When families welcome the joyous event of a new baby or face the crisis of family health problems, they need to be able to take time off from work without the threat of financial disaster.
Unfortunately, the Family and Medical Leave Act – the only federal law designed to help working people succeed both as providers and caregivers – leaves out 40 percent of the workforce and guarantees only unpaid leave, which millions cannot afford. The next step forward for North Carolina – and America – is paid family leave.
The good news for America’s working families is that the issue of paid family leave is increasingly on lawmakers’ radar screen, thanks in large part to Sen. Kay Hagan, who has worked hard to bring more attention to the issue on Capitol Hill. In a positive step forward, the U.S. Senate subcommittee on Children and Families held a hearing this recently at Hagan’s request on the benefits of paid family and medical leave for families and businesses alike.
North Carolinians dominated the hearing, making the business case – and the human case – for paid family leave. And business owners, advocates, and representatives of working families renewed their call for a family and medical leave insurance program to ensure every working American can recover from a serious illness or care for a sick loved one or new child without risking their job or the income they need.
This is a timely and pressing issue. Currently only 12 percent of the U.S. workers have access to paid family leave through their employers, and less than 40 percent have personal medical leave through an employer-provided temporary disability program. That means millions of workers who develop serious health conditions, have seriously ill family members or become parents are forced to choose between providing care or having the income they need to cover basic expenses.
The message to Senate lawmakers was clear: it’s time to fix this glaring hole in the legal protections for working families.
“To pretend that people don’t get sick and that they don’t give birth just doesn’t make sense. This is a human issue. Families should have the opportunity to care for their loved ones without the risk of losing their jobs or falling into poverty,” said Jeannine Sato, a resident of Durham, during her testimony.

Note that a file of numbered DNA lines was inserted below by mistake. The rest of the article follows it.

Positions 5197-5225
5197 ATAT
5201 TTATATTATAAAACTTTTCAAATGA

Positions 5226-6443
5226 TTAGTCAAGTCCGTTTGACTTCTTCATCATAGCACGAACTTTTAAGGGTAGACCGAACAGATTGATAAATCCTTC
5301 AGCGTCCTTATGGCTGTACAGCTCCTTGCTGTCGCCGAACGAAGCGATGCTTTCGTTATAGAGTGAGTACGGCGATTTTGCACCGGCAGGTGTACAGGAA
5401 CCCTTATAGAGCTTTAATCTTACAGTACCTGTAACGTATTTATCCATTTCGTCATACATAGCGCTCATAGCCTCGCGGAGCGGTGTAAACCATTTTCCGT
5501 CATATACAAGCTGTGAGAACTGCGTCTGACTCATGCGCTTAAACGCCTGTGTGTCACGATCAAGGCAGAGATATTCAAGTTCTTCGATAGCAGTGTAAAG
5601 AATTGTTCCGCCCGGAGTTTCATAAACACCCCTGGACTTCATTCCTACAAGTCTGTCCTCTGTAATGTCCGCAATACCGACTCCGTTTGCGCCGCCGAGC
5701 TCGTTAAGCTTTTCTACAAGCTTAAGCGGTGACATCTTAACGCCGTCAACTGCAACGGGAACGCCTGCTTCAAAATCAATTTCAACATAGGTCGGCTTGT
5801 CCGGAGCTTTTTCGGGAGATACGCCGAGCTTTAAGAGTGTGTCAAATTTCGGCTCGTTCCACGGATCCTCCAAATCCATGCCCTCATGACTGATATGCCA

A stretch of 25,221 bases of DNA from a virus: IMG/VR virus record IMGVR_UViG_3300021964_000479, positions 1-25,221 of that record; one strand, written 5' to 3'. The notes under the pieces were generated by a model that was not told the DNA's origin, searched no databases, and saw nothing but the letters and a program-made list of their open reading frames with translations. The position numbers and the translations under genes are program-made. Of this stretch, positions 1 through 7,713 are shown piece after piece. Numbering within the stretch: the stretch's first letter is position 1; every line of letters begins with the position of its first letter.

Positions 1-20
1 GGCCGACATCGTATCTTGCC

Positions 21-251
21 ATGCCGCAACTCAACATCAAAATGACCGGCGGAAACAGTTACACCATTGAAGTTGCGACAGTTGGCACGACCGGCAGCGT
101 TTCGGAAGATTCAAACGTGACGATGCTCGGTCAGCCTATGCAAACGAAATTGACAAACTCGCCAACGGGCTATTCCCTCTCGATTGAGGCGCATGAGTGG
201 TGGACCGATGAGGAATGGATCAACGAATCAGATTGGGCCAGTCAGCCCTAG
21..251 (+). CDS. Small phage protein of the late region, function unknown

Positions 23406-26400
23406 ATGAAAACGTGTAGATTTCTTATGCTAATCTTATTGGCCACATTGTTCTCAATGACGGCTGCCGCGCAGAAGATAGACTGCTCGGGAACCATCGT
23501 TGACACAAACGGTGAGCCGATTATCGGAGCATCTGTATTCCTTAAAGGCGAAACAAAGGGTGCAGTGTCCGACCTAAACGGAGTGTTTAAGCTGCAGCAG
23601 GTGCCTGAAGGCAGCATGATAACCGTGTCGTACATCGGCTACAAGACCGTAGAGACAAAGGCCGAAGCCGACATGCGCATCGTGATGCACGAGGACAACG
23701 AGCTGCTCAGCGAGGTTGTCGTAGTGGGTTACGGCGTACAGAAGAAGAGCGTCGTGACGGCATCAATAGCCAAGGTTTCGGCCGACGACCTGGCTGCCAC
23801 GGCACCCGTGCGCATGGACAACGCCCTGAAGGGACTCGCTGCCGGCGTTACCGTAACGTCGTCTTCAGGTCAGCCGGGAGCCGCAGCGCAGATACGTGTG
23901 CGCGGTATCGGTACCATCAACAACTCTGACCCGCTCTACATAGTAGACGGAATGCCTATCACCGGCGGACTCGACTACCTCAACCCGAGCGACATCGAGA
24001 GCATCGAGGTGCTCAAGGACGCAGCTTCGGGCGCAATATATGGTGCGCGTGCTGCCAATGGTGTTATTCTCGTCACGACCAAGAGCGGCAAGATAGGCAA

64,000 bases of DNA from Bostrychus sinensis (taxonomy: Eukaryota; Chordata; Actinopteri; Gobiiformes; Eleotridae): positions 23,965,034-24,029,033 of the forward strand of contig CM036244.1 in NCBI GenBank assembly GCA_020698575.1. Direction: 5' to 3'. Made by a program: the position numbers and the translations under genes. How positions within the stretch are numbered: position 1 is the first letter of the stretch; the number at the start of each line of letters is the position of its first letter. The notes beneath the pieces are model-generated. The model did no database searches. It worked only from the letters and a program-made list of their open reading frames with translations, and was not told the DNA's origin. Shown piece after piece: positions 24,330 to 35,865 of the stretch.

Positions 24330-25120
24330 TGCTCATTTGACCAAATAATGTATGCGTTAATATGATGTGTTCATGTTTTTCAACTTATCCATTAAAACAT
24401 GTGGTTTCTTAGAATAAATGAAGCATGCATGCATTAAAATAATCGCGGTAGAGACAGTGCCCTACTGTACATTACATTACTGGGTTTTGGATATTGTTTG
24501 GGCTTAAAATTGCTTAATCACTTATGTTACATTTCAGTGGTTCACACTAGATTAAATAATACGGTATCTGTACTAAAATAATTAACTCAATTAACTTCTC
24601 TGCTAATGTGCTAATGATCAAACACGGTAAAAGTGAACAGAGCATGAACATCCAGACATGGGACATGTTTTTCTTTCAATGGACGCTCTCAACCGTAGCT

Recalling when her own Family and Medical leave was denied by a previous employer, she continued: “America needs to step up and join the rest of the industrialized world in offering paid family leave in order to be competitive and humane.”
Paid family and medical leave also has clear benefits for business owners. Kevin Trapani, CEO of the Morrisville-based insurance consulting firm The Redwoods Group, testified to the benefits and opportunities paid family leave policies provide his 80 employees.
“When employees take paid leave, they are more likely to return to our company; this saves us costs of interviewing, hiring, and retraining,” Trapani said. “Of course, it’s necessary to cover the work of an employee on leave, which some may see as a challenge. However, at Redwoods, we’ve discovered that this so-called challenge is actually a real opportunity for the business. Since we cover the work of an employee on leave by sharing it across the team, our junior team members get a chance to learn and take on new responsibilities, furthering their development.”
Supportive workplaces create supportive, productive workers. Fewer families must rely on public assistance during a baby’s first year if parents have access to paid leave. And low-wage workers are the ones who can least afford taking unpaid time off when a loved one falls gravely ill, so paid family leave provides them with the support they need to make ends meet during these critical times in life.
Given these benefits, it’s time for lawmakers in Raleigh and Washington, D.C. alike to promote a paid family medical leave policy that will benefit families here in North Carolina. The whole economy gains when working families have enough money in their pockets to cover the basics and maintain their economic stability during a family health crisis or following the birth or adoption of a baby.
After all, our elected officials should understand – they have to juggle caregiving responsibilities with work responsibilities just like the rest of us.
Allan Freyer is the director of the Workers’ Rights Project at the North Carolina Justice Center.